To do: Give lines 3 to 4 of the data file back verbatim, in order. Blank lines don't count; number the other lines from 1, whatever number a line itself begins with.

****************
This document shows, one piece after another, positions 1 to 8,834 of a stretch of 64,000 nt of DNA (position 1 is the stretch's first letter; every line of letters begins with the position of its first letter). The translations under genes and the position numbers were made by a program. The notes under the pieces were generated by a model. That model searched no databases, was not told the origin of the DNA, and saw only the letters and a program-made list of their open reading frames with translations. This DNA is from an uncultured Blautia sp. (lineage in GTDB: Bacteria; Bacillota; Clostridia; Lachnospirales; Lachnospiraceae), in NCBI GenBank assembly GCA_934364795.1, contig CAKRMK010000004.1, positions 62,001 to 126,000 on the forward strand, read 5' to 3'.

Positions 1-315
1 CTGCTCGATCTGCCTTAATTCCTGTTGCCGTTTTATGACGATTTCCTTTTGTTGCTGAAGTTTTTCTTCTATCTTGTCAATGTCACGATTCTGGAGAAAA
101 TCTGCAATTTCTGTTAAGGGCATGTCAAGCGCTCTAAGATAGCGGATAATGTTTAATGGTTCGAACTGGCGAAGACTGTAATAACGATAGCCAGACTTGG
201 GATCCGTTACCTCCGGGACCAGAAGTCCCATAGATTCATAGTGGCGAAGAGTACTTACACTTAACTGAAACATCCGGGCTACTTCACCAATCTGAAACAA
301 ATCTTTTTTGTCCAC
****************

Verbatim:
1 CTGCTCGATCTGCCTTAATTCCTGTTGCCGTTTTATGACGATTTCCTTTTGTTGCTGAAGTTTTTCTTCTATCTTGTCAATGTCACGATTCTGGAGAAAA
101 TCTGCAATTTCTGTTAAGGGCATGTCAAGCGCTCTAAGATAGCGGATAATGTTTAATGGTTCGAACTGGCGAAGACTGTAATAACGATAGCCAGACTTGG